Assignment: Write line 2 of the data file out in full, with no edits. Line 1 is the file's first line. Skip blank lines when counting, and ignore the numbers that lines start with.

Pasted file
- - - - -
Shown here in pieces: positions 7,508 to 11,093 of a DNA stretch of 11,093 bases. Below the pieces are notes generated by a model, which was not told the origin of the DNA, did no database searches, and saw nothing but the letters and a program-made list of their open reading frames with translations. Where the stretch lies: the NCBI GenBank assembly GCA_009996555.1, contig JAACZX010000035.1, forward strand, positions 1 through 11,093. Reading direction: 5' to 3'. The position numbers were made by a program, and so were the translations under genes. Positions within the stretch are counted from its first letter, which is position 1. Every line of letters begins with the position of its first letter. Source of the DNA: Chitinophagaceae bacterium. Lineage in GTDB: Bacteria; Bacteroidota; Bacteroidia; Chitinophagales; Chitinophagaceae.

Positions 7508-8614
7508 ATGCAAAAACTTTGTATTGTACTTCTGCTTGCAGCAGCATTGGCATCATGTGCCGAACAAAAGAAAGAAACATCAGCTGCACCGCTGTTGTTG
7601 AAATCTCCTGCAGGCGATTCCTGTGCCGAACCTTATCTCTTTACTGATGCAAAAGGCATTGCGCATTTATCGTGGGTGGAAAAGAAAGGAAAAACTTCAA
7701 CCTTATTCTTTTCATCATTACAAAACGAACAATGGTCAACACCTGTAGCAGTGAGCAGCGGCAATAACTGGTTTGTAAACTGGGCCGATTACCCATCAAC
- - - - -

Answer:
Positions 7508-8614